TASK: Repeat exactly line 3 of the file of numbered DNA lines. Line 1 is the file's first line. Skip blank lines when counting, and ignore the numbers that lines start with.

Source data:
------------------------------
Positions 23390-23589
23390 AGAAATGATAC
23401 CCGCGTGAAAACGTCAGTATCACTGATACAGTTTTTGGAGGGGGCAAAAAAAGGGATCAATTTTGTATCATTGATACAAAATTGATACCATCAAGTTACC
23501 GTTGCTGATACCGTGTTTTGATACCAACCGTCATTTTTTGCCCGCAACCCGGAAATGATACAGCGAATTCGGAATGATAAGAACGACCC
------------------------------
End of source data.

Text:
23401 CCGCGTGAAAACGTCAGTATCACTGATACAGTTTTTGGAGGGGGCAAAAAAAGGGATCAATTTTGTATCATTGATACAAAATTGATACCATCAAGTTACC